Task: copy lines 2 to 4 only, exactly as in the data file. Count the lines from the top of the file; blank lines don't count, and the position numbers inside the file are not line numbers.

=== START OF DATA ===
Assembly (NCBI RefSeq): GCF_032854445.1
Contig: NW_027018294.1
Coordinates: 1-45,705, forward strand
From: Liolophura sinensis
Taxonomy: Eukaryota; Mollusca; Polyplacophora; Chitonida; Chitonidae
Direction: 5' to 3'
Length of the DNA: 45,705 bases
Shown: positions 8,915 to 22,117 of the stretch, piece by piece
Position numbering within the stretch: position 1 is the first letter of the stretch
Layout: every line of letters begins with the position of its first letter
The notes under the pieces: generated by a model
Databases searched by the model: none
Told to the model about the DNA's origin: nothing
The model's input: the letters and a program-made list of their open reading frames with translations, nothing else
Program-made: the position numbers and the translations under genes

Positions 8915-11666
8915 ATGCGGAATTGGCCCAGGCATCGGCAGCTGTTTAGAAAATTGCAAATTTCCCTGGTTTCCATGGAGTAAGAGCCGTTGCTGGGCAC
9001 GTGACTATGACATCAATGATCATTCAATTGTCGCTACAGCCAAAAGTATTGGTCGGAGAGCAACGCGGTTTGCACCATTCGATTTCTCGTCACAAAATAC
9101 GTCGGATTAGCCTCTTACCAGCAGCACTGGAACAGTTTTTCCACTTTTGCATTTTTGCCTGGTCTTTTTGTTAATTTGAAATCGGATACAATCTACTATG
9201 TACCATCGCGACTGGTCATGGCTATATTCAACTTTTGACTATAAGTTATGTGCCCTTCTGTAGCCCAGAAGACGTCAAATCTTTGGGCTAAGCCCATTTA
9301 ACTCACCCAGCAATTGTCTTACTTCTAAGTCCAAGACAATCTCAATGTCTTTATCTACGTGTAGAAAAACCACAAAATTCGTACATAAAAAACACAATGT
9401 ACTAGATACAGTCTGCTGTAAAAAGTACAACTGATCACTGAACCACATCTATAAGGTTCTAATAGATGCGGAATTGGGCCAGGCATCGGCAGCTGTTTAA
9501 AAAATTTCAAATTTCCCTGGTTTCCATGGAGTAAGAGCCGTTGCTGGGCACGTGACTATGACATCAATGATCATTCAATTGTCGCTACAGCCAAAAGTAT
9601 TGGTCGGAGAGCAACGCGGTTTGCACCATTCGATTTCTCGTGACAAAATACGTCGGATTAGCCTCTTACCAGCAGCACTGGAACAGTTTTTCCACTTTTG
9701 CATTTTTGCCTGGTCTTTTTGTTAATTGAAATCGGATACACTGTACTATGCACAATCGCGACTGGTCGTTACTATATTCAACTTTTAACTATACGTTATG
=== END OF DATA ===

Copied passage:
Contig: NW_027018294.1
Coordinates: 1-45,705, forward strand
From: Liolophura sinensis